by Josh Wolf
A red strip of paint running down one of San Francisco’s most well-known streets has ignited a controversy that has divided the city over transit, parking, bicyclists, and local businesses.
In February, initial changes to Mission Street that involved removing some bus stops began to draw some ire within the community. People struggling with mobility issues were suddenly burdened by a longer walk to get to the bus stop, and at least one business was displaced by the changes.
It soon became clear that these changes were part of a larger new initiative to reduce travel time on the 14-line, which bisects the city and carries thousands of passengers between the Mission District and Downtown each day. While the news of these changes generated some complaints, the community frustration would grow into a noisy chorus soon after the work was completed.
By the middle of April, a wide strip of red paint covered the Southbound outer lane of Mission Street all the way from Cesar Chavez Street to South Van Ness. From Cesar Chavez Street to Randall Street, the city painted one lane in both directions red. These red lanes are now reserved solely for busses and taxis, and regular vehicle traffic is now being diverted from Mission Street with forced right turns into quite neighborhood streets.
These changes have created both frustration and confusion among drivers and left cyclists with no clear indicators how to traverse Mission Street. On the morning of Monday, April 25, a car rolled over onto its side in an accident at Mission and 23rd Street after drivers became confused by the turns, said witnesses.
Merchants say the changes have decimated business along Mission Street. Some of the loading zones that businesses relied upon to keep their inventory stocked and there are now fewer parking spots available along Mission Street for shoppers.
“Local businesses have reported a 50 percent drop in income, seniors are walking twice as far to get the bus stop, not to mention our kids are walking twice as much to get on the bus. The mayhem is overflowing side streets and confusing drivers, endangering the lives of pedestrians,” said Iswari Espana, a community activist who is running for City Supervisor in District 9, where most of the street modifications are located.
“Our local government once more fails to address issues that affect our community. We, the residents and business owners were not asked for our input. I find this unacceptable. I think that the construction of these lanes have made the transit system exclusionary to the residents in the area, placing our children, disabled, seniors, drivers and cyclist in harm’s way.”
David Campos, the current supervisor for District 9, has also spoken out against the changes. In a message posted on Facebook he called on the San Francisco Municipal Transit Agency to make “a radical shift in the program.”
“While I understand the intention was to enhance the commute of 65,000 transit riders, the changes look better on paper than in practice,” said Campos. “Most people working by, living on and driving down Mission Street will tell you that the new transit-only red carpet lanes are anything but glamorous.”
Joshua Arce, a candidate in District 9, points to Campos as one of the causes of the quagmire.
“The way that the current Supervisor and his staff have approached the issue of the red lanes displays a lack of leadership,” said Arce. “Rather than getting involved after the red lanes were introduced, our leaders should have engaged local businesses around their needs and concerns before their introduction…. We need to promote sustainable modes of transportation for our communities, but because of this lack of leadership a lot more work is now required.”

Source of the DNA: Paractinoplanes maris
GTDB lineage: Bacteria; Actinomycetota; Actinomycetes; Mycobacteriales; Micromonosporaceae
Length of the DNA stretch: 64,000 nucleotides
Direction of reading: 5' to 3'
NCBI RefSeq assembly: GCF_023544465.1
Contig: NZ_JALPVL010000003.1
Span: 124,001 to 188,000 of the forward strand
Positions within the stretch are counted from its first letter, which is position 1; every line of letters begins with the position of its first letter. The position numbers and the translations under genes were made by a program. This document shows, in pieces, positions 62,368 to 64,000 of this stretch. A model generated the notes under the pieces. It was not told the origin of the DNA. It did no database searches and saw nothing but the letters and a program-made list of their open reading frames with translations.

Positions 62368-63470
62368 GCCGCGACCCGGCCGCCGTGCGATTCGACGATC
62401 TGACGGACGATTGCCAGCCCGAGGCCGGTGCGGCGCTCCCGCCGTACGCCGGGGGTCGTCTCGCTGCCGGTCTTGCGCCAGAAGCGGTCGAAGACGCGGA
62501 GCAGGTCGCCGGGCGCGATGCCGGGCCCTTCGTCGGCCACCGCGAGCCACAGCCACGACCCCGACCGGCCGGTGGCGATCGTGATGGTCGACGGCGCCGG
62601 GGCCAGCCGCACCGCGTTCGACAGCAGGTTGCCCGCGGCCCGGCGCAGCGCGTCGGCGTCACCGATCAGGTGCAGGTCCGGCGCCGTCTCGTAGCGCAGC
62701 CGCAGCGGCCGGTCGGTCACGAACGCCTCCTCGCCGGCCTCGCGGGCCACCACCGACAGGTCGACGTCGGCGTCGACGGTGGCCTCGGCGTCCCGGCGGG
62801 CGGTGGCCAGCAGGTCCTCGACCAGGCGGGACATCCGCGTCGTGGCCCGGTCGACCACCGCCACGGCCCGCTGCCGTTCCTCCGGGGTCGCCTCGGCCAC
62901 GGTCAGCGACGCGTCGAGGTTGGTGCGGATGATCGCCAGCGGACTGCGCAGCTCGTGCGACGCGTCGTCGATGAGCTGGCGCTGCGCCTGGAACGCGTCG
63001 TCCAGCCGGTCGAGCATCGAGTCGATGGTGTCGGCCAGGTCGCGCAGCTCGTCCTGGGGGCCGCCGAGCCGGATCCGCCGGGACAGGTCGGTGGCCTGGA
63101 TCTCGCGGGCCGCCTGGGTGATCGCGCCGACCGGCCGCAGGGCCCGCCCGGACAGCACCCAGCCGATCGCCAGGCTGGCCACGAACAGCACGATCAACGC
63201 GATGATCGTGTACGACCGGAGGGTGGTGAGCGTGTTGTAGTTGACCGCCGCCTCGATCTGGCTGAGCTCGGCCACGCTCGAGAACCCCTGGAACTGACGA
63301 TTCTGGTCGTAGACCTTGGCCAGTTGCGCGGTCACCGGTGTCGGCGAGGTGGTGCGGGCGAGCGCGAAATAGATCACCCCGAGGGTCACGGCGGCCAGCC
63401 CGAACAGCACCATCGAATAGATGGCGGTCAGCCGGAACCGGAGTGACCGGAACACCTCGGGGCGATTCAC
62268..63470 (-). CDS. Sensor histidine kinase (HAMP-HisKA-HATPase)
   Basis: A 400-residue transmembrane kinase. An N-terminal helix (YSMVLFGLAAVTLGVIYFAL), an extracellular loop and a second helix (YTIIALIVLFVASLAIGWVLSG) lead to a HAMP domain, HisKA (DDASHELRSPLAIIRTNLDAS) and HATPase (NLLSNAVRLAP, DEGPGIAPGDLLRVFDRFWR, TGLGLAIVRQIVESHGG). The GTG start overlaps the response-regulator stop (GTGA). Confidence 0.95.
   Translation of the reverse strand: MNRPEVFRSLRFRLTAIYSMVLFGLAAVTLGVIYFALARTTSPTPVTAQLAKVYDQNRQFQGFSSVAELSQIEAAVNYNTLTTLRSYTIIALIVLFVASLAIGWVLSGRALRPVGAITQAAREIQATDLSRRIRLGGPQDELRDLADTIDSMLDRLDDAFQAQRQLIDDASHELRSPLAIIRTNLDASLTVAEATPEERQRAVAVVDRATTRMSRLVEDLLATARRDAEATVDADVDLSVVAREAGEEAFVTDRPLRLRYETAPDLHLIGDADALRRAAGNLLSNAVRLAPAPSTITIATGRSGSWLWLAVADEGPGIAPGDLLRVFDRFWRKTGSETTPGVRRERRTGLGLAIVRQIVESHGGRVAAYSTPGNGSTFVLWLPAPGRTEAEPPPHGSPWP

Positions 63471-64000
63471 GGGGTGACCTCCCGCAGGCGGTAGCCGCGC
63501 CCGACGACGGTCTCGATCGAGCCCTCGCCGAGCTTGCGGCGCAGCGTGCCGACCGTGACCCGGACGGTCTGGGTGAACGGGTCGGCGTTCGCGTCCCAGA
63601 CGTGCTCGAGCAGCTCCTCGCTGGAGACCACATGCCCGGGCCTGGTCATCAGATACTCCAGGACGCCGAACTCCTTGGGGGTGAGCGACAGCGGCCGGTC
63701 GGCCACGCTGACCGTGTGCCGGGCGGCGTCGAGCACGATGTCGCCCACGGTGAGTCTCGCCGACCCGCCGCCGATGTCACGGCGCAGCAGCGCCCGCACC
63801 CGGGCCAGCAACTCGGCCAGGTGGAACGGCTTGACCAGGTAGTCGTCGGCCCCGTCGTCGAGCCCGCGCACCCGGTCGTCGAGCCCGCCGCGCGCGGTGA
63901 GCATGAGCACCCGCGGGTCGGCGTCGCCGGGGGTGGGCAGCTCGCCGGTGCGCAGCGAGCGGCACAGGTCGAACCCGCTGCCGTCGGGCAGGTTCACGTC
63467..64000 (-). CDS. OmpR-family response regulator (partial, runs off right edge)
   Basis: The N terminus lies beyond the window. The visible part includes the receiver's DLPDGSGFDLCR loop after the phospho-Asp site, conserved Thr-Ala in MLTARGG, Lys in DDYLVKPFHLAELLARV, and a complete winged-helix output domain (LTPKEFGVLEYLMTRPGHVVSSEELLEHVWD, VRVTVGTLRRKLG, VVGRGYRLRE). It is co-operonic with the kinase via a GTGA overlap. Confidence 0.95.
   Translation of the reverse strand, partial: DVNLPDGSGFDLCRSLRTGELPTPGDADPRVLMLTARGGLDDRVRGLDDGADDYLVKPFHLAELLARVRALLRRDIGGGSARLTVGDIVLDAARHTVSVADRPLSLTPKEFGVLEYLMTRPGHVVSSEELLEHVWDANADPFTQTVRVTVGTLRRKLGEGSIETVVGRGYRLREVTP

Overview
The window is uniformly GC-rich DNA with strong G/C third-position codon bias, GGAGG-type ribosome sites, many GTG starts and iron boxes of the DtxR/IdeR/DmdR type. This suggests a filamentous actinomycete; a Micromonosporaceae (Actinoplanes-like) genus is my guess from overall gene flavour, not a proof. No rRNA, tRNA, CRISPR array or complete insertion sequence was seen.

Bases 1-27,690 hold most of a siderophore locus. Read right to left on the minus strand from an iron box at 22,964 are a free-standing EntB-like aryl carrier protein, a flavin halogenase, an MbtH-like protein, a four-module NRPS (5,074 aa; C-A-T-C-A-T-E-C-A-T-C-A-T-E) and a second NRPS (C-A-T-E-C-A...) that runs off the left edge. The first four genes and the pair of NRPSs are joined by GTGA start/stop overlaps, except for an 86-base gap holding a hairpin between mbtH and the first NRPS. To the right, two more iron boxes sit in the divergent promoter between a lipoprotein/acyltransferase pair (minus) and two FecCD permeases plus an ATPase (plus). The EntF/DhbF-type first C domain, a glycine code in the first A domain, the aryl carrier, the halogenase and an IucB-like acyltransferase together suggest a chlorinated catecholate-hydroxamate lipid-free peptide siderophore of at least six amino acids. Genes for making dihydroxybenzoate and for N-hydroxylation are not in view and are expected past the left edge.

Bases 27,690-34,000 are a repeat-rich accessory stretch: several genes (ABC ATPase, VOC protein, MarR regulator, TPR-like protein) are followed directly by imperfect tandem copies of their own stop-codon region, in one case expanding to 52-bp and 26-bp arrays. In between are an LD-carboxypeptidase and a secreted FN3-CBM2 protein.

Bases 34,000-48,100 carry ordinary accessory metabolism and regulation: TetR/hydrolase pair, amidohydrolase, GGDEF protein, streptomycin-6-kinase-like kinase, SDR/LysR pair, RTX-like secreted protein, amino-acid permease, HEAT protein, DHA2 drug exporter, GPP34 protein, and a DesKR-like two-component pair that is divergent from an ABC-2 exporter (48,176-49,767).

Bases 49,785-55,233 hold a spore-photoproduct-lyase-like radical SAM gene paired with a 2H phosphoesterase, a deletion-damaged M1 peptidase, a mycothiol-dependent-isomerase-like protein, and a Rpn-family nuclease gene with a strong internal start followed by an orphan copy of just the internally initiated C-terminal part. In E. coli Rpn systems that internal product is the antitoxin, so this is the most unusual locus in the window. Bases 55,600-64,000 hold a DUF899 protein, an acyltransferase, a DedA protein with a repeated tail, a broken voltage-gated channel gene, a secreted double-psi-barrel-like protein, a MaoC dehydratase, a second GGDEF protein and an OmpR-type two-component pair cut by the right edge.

Some transit activists are worried that the city is poised to roll back the progress made to prioritize public transit and suggest that the changes will work fine once people get used to them.
“The paint has hardly dried. Yet the transit only lanes on Mission Street may go away soon,” said The San Francisco Transit Riders Union in an e-mail blast to its members. “It is a betrayal of the 65,000 riders who are served by the 14, 14R and 49 buses, as well as a betrayal of the Transit First charter of this city.”
One of the strongest criticisms against the transformation is that the community wasn’t properly notified about the street changes.
“I think there could have been more outreach to small business owners and street vendors,” said Darcel Jackson, another candidate for District 9 Supervisor. “I think the money could have been used to give low or no interest loans to business owners to improve store front facades to attract more people to the Mission.”
Many residents have suggested that the new lanes would have been more manageable had the buses been relegated to the center lane instead of the one along the curb. Since the outer lane is reserved for buses alone, it is no longer legal for anyone but taxis to pick up or drop off people along Mission Street. This is a significant challenge for people using ride-share services like Lyft or Uber, but it is also a problem for residents to shuttle their loved ones from the nearest bus stop.
“After all the promises, the red bus lanes have saved a whole two minutes on the commute, and at what cost? Our small mom-and-pop shops on Mission Street that bring so much life to our neighborhood have seen foot traffic disappear,” said District 9 Supervisor candidate Melissa San Miguel.
“It’s already a lot of hard work to run a business, and our city shouldn’t make it harder for these small business owners to survive. Many of these shops have been in this neighborhood for a long time and they are all working hard to make a living for their family, for their kids and their grandkids. We need a fix to our system that truly works for everyone – our transit riders, pedestrians, residents, and business owners – and not another failed plan from a bureaucracy.”